even though at the last judgment we all
face arbitrariness at least as hard
as ours must seem to them. Well, let it come.
Bravura ought to be brave -- we'll take our chances.
To carry this off requires a certain spunk
without which we surely drown in sentiment's
swamp where most men live, resembling logs
with snouts at the water level, greedy to chew
and digest whatever is other See, one yawns,
and provides, by the way, a gorgeous display of odontic
crenellation he cannot comprehend
let alone have intended. Which then is the fiercer
predator, that simple beast or you
or I, stalking whatever is rare, whatever
catches our jaded attention (we're proud of that
and call ourselves refined)? Pounce! And we're likely
to gobble landscapes whole, not for survival
or even from honest appetite, but only
habit and talent, of course. Whatever we can
do, we feel we must. Voir savoir
pouvoir -- the pitiless declension is
familiar and inexorable. And right.
A whistle blows and the workmen quit, but we,
still on duty, can never set our tools
down and disappear into some bar.
Fastidiousness will not, like honest grime,
wash off. We idle home, where even the plants
have abandoned nature, adapted themselves, become
artful and forced . . . which is why we care for them
so ardently Delicate, yet they thrive
in our hothouse atmosphere and preen as no
outdoor specimen would, or not since Eden.
An Explanation of the Dolby System
What it does, we have done for years in our own
ears and heads, encoding and decoding,
undoing performances, restoring them to their notes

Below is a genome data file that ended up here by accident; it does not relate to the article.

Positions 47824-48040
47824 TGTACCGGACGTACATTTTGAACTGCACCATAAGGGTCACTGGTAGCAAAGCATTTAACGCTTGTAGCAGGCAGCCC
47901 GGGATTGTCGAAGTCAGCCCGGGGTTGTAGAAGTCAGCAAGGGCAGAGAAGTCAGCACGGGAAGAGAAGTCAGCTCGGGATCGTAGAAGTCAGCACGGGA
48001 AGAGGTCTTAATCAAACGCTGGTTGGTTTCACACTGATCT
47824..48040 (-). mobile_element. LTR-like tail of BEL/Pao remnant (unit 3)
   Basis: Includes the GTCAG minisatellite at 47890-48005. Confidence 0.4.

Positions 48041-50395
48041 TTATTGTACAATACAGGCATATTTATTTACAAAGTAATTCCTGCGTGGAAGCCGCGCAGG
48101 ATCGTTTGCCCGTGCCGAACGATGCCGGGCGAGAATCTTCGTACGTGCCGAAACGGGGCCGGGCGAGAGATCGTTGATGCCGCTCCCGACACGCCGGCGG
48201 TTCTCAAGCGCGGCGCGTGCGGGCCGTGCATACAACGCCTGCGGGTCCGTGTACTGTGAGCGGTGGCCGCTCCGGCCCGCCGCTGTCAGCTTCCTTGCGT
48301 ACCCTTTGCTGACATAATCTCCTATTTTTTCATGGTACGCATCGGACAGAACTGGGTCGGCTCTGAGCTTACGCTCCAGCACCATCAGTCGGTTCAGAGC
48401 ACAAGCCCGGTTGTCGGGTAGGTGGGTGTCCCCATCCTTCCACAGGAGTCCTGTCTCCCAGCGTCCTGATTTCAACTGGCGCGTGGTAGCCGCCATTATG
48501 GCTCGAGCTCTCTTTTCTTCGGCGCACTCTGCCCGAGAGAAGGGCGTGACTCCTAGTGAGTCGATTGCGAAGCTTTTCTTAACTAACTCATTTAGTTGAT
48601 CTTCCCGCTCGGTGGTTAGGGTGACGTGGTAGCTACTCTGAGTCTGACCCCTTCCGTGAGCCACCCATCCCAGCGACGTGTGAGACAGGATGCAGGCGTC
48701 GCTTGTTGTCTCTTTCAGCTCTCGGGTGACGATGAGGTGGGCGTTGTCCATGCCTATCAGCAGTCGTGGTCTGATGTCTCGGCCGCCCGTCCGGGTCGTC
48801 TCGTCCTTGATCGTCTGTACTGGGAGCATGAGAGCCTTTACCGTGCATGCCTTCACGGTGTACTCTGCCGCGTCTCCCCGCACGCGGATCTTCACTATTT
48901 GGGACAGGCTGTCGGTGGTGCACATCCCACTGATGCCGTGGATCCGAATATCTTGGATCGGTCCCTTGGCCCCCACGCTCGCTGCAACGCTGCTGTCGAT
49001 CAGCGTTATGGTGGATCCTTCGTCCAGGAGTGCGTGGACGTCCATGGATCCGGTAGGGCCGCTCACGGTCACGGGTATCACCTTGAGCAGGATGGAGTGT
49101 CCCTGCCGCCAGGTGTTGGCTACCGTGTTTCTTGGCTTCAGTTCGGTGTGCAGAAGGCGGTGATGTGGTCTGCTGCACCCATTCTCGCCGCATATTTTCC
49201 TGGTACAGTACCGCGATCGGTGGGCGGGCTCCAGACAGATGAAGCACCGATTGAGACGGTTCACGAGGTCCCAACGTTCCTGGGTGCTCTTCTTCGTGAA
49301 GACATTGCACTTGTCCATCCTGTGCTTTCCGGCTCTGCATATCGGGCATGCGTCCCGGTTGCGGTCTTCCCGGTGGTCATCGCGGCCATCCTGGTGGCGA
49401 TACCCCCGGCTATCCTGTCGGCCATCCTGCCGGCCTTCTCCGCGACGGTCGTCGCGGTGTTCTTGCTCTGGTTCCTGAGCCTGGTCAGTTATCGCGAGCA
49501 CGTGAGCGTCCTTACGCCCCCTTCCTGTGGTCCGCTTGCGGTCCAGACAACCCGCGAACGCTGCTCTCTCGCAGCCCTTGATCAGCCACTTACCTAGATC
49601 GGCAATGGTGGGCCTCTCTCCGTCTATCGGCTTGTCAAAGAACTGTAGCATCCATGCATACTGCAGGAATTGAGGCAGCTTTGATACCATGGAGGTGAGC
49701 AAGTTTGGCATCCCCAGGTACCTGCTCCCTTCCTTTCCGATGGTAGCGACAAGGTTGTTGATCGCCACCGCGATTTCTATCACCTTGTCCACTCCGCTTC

from which we perform, on which we work our own
will, attending as we please, or ignoring
whatever we will, whatever is displeasing,
surface noises, for instance, the hiss we'd hiss
if we supposed these mere machines could hear
or react to our reactions. They boost here
and then diminish there, to return to a state
better than real, if not truer than true.
What possibilities are there for engineers
to tantalize us with, what high-tech tricks?
Dolby meals? Dolby sex? What Dolby
days and nights can we spend, lolling on some
Dolby beach? Thus, must the dead dream
their lives' perfections, parodies, and yearn,
in a heaven where the slag-heaps are pure gold,
for incidental grit, for imperfections.
for Robert Pinsky
Over the years, he learned that by taking pains
he could avoid the obvious pitfalls
of thought, vision, of sensibility,
and of the language. One learns what is not
a poem. What is not not a poem,
may prove perhaps to be of worth.
But how can he be satisfied with glimpses,
with sojourns? Poems are not high-toned resorts.
One wants to live there, settle. Imagine how,
at a reading, those remarks between the poems,
in the words of explanation, the disarming
gestures we all make, the apology for
such impositions, demands for heightened attention,
whatever we say to take the curse off it,
to deflate the pretensions of poetry, imagine those
vampings in the same diction, with the same
elevated delivery . . . Who would know?
But a seamlessness between the poems
and what is not the poems? What an awesome
gift of spirit, vision, linguistic invention!
The sympathetic, small, but intelligent
audience, puzzled, captivated, rapt
can hardly breathe, can't tell when not to clap.
This is like that. A modest claim
a child could make, and did, and admiring
faces beamed brighter than suns
at their son's promise. This is like
the fall an amateur turning pro,
and the eyes rove, searching further
occasions for praise, acquiring dirty
habits of seeing and saying. Performance
and the hankering after applause distort
vision and skew the mind. The world
dislikes such preening; the smart-assed kid
gets sent to his room, rebuffed to sulk
and suffer There, looking out of a window
he may find solace in how a branch
of the oak tree quivers after a squirrel
has made its leap -- like the twitch of a nerve.
At it again? Now, however,